FDA Clears Ravulizumab for Atypical Hemolytic Uremic Syndrome

Megan Brooks

October 21, 2019

The US Food and Drug Administration (FDA) has approved ravulizumab (Ultomiris, Alexion Pharmaceuticals) to inhibit complement-mediated thrombotic microangiopathy (TMA) in adults and children age 1 month or older with atypical hemolytic uremic syndrome (aHUS), an ultra-rare blood disease.

This is the first pediatric approval for the long-acting C5 complement inhibitor.

In 2018, the FDA approved ravulizumab for adults with paroxysmal nocturnal hemoglobinuria (PNH), another rare blood disorder, as reported by Medscape Medical News.

Ravulizumab Has Longer Half-Life Than Existing Treatment

Atypical HUS is extremely rare and affects both children and adults. Many patients present in a critical condition, often requiring supportive care, including dialysis, in an intensive care unit. The prognosis of aHUS can be poor in many cases, so a timely and accurate diagnosis — in addition to treatment — is critical to improving patient outcomes.

The disease is characterized by inflammation and TMA mediated by chronic, uncontrolled activation of the complement system, which is part of the body's immune system.

This leads to microthrombi in various small blood vessels of the body, which can reduce or prevent proper blood flow to various organs (notably the kidney), leading to potentially irreversible damage, sudden or progressive kidney failure, and early death. It's estimated to affect 1 in 500,000 people in the US.

Eculizumab (Soliris, Alexion Pharmaceuticals) is also a C5 inhibitor approved for aHUS in adults in the US and EU since 2011, but ravulizumab has a half-life that is three to four times longer than that of eculizumab.

The FDA approved ravulizumab for aHUS based on data from two single-arm, open-label studies, one in adults and one in children. The pediatric study is ongoing and a total of 14 out of 16 children were enrolled and included in the interim analysis.

Ravulizumab is administered intravenously every 8 weeks (or every 4 weeks for pediatric patients weighing less than 20 kg), following a loading dose.

Efficacy evaluation of complete TMA response was defined by hematologic normalization parameters (platelet count and lactate dehydrogenase) and improved kidney function (as measured by ≥ 25% improvement in serum creatinine from baseline.

At 26 weeks, complete TMA response was achieved in 54% of adults and 71% of children (interim data on 14 of 16 children) treated with ravulizumab, the company said.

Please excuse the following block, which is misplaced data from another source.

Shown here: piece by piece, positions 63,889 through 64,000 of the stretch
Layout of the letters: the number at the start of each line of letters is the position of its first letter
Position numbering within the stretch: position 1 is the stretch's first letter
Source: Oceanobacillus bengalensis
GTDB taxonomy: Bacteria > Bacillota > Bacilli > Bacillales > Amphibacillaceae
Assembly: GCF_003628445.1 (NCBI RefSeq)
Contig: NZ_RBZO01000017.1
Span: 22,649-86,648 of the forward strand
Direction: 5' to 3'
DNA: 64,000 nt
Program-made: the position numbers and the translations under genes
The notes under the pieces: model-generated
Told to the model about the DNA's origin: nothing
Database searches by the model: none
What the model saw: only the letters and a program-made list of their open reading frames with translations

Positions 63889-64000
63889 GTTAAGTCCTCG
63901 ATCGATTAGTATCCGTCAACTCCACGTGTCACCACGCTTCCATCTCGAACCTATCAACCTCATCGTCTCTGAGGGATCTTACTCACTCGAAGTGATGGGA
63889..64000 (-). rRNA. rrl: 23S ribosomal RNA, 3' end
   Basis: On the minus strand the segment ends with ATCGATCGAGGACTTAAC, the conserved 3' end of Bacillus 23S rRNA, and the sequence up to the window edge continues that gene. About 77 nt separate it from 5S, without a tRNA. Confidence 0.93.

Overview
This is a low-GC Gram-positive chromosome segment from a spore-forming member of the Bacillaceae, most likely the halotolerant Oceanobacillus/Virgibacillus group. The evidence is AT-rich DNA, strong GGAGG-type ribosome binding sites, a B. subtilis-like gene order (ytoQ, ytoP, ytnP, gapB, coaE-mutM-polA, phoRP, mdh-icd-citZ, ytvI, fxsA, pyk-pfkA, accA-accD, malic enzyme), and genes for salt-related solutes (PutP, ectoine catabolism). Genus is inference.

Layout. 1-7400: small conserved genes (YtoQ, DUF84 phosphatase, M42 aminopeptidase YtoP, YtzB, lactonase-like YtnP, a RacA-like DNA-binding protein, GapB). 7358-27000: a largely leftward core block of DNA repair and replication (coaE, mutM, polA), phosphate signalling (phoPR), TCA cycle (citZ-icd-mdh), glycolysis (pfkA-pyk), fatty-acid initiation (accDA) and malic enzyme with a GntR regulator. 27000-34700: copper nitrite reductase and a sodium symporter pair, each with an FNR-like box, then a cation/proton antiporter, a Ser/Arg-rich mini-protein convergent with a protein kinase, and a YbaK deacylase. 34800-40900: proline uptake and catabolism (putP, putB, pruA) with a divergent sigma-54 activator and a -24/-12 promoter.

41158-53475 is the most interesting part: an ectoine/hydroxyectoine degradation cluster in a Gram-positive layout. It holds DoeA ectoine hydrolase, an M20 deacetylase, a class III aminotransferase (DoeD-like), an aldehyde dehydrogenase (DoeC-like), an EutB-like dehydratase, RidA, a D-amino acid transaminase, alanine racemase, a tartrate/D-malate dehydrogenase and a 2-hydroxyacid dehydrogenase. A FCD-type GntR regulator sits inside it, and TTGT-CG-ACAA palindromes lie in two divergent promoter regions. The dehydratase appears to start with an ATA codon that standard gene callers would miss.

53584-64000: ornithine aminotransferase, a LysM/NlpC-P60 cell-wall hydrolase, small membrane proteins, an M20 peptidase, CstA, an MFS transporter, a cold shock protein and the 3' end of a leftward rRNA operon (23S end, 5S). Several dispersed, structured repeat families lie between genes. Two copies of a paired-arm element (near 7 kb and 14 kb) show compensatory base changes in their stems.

Treatment with ravulizumab also resulted in reduced thrombocytopenia (low blood platelet count) in 84% of adults and 93% of children, reduced hemolysis (destruction of red blood cells) in 77% of adults and 86% of children, and improved kidney function in 59% of adults and 79% of children.

"Clinical study results showed adult and pediatric patients had complete C5 inhibition following the first dose of ravulizumab. C5 inhibition was sustained over time with only six or seven infusions a year in adults — and that is important to consider for my patients," commented Spero Cataland, MD, professor of clinical internal medicine at Ohio State University College of Medicine's Wexner Medical Center, in a press release issued by Alexion.

The most common side effects were upper respiratory tract infection, diarrhea, nausea, vomiting, headache, hypertension, and pyrexia (fever).

Boxed Warning on Meningococcal Infection, Only Available With REMS

Ravulizumab includes a boxed warning about the risk of life-threatening meningococcal infections and sepsis. Patients should be immunized with meningococcal vaccines at least 2 weeks prior to administering the first dose of ravulizumab, unless the risks of delaying treatment outweigh the risks of developing a meningococcal infection. Vaccination reduces, but does not eliminate, the risk of meningococcal infection, the FDA said, and patients should be monitored for early signs of meningococcal infections and evaluated immediately if infection is suspected.

Ravulizumab is available only in conjunction with a Risk Evaluation and Mitigation Strategy (REMS) program and must be given with a patient medication guide that describes the drug's uses and risks. Full prescribing information is available online.

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